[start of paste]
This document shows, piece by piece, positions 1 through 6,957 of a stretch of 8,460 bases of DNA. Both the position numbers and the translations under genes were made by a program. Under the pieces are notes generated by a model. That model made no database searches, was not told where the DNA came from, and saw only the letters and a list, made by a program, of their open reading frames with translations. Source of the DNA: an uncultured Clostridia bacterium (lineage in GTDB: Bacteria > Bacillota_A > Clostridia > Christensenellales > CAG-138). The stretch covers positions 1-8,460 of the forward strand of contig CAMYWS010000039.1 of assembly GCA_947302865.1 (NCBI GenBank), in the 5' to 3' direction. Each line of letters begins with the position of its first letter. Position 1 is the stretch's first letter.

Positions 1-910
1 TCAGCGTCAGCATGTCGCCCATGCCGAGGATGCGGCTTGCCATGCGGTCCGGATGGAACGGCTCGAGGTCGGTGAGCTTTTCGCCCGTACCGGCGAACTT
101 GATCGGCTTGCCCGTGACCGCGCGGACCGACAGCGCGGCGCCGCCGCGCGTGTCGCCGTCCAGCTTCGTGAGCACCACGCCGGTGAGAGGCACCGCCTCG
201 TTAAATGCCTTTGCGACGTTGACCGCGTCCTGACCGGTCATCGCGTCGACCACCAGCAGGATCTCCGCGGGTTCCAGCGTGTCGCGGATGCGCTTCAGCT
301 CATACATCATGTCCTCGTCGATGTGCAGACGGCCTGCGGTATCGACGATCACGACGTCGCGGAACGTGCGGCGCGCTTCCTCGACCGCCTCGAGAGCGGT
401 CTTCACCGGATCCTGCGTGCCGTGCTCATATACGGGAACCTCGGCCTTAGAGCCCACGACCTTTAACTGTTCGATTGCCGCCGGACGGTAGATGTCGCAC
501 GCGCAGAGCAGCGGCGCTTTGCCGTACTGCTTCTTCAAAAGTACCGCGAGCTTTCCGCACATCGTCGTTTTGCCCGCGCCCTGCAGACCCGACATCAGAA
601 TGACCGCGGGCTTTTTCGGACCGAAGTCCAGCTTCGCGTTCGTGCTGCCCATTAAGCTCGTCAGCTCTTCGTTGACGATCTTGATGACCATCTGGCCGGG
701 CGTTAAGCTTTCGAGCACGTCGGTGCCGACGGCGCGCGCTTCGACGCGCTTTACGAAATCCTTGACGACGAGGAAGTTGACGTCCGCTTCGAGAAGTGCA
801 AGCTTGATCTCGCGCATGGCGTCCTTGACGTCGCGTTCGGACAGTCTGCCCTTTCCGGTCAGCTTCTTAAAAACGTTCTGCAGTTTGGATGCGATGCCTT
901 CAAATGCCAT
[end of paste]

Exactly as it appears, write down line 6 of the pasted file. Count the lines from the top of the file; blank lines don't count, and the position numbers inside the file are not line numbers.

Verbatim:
301 CATACATCATGTCCTCGTCGATGTGCAGACGGCCTGCGGTATCGACGATCACGACGTCGCGGAACGTGCGGCGCGCTTCCTCGACCGCCTCGAGAGCGGT